The more anonymous property becomes the more the individual suffers and the less freedom he enjoys. Property reaches its complete state of impersonality and anonymity in socialism. Some day labor may become smart and instead of organizing to get more and more money out of industry, it may organize to get itself more and more ownership so that it may have some capital to defend.

by Fulton J. Sheen D.D., Ph.D.

December, 1951


OWN or be OWNED”

“The society had fallen, much as our society has today, into a tangle wherein the bulk of men were disappointed and angry and seeking for a solution to the whole group of social strains. There was indebtedness everywhere; the power of money and consequent usury. There was slavery everywhere. Society reposed upon it, as ours reposes upon wage slavery today. There was weariness and discontent with theological debate, which, for all its intensity, had grown out of touch with the masses. There lay upon the freemen, already tortured with debt, a heavy burden of imperial taxation; and there was the irritant of existing central government interfering with men’s lives; there was the tyranny of the lawyers and theircharges.” — Hilaire Belloc, The Great Heresies, 1938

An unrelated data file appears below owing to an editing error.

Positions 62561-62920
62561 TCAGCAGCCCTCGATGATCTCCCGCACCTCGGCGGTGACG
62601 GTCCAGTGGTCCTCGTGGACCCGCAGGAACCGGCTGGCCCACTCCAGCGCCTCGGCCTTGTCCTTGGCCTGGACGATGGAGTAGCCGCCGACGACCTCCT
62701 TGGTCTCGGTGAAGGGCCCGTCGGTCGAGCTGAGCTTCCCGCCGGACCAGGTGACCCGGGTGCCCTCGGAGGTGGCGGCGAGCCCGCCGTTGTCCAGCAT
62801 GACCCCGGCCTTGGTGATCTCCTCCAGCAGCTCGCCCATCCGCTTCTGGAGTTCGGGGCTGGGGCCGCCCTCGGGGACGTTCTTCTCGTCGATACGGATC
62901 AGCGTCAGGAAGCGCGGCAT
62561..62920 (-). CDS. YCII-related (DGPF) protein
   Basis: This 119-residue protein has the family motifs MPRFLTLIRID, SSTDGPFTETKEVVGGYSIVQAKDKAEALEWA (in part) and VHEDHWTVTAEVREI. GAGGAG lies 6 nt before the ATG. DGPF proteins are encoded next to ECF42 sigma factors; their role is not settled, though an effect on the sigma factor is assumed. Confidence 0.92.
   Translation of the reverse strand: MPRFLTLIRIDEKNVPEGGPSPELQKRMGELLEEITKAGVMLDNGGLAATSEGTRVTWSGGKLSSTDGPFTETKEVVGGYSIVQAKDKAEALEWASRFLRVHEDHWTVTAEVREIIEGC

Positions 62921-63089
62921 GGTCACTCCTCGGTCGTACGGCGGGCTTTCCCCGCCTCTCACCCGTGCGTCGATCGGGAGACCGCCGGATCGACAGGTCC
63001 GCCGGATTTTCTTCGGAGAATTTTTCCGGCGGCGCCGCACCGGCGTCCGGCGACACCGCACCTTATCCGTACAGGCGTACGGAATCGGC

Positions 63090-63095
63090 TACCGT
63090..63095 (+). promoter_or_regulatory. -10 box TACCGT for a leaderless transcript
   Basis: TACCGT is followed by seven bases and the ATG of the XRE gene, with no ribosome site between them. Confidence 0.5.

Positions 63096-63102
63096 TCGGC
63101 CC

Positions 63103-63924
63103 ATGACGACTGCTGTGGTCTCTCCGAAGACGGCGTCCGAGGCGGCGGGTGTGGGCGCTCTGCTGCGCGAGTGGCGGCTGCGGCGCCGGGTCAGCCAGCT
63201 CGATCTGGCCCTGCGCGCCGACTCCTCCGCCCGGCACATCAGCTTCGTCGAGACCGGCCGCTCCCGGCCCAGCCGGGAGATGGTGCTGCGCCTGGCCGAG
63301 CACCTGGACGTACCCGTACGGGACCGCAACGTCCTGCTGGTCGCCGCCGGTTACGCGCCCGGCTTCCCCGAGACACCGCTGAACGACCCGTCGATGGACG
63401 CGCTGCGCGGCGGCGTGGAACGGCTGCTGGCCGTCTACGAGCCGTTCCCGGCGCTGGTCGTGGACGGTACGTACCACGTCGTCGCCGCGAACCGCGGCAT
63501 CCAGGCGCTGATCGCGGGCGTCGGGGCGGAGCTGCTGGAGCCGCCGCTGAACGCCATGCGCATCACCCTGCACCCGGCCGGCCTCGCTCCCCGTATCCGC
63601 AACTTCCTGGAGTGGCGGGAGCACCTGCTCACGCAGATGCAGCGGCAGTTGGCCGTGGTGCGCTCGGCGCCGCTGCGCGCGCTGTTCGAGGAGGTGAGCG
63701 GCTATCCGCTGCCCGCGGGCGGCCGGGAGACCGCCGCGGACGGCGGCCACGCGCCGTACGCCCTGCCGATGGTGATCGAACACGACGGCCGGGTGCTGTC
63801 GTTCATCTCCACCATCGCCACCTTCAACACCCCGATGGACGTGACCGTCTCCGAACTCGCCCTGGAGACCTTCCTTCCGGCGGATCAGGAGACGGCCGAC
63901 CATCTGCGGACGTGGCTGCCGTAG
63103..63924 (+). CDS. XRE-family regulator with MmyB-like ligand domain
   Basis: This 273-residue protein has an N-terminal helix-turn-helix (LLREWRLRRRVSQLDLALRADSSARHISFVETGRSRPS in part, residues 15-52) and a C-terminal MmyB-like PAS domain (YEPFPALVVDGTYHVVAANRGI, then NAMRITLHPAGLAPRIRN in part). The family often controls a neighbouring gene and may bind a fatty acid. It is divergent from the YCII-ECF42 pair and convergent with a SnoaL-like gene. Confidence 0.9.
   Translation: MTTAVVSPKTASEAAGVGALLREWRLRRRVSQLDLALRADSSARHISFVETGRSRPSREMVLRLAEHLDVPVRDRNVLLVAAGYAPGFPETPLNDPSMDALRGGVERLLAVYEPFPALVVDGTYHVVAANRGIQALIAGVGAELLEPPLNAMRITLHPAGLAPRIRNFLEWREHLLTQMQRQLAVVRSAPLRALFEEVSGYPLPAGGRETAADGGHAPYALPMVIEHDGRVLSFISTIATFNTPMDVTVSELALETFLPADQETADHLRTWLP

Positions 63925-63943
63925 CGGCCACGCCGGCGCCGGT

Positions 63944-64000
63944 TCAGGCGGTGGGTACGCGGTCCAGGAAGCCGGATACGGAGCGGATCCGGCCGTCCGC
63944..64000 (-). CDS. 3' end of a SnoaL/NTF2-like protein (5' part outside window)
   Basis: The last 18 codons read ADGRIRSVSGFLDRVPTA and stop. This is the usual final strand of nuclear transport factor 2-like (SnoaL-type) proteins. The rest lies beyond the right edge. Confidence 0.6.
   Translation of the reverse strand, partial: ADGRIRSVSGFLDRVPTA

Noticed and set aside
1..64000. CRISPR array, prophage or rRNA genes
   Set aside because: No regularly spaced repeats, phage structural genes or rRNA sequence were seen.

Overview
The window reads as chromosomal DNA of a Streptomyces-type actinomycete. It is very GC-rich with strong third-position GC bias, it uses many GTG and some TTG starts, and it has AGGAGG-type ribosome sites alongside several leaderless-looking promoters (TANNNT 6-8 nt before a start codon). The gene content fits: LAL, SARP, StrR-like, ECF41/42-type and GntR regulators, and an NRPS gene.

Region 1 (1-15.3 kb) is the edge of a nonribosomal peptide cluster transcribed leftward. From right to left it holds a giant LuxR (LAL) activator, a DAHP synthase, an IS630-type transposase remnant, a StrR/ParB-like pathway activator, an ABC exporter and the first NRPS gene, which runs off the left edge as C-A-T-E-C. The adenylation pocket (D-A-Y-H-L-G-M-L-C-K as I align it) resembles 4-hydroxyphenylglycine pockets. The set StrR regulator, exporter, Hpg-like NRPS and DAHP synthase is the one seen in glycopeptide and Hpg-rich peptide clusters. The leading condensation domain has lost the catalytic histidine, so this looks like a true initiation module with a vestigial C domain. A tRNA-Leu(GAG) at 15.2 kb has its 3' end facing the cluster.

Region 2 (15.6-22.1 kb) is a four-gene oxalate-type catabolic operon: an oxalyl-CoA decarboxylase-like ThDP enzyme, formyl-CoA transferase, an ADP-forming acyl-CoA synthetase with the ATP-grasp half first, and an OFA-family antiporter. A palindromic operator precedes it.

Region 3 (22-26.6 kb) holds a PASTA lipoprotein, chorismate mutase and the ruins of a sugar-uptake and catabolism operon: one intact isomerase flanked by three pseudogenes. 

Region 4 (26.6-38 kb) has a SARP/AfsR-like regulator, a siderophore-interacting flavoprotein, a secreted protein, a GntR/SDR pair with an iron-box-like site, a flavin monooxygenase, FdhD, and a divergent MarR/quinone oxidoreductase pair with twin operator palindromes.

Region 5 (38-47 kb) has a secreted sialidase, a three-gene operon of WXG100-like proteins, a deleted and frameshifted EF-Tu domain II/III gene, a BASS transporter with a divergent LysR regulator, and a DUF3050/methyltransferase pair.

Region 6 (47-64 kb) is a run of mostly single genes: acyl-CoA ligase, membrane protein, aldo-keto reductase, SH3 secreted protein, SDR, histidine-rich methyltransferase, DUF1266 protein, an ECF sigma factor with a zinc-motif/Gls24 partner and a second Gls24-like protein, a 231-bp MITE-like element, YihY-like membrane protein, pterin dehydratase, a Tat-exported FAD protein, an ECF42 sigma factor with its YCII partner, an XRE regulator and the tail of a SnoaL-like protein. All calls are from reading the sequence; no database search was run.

Capitalism And Socialism Or Capitalism And Communism Are Related? –– Part II

Much like today.

[This is the first in a series of two articles analyzing the nature of the struggle in the world today – the year, 1956.]

1– The two conflicting ideologies in the world are popularly called Capitalism and Communism. Capitalism, in the broadest sense, gives primacy to the Profit-Principle and thus makes gain the goal of life: another name for it is the Market-Principle, which seeks unlimited production through free trade. Communism, on the contrary, gives primacy to the State-Principle and insists on the subjugation of economic forces to the control of the state: another name for it is Socialism. [much like today.]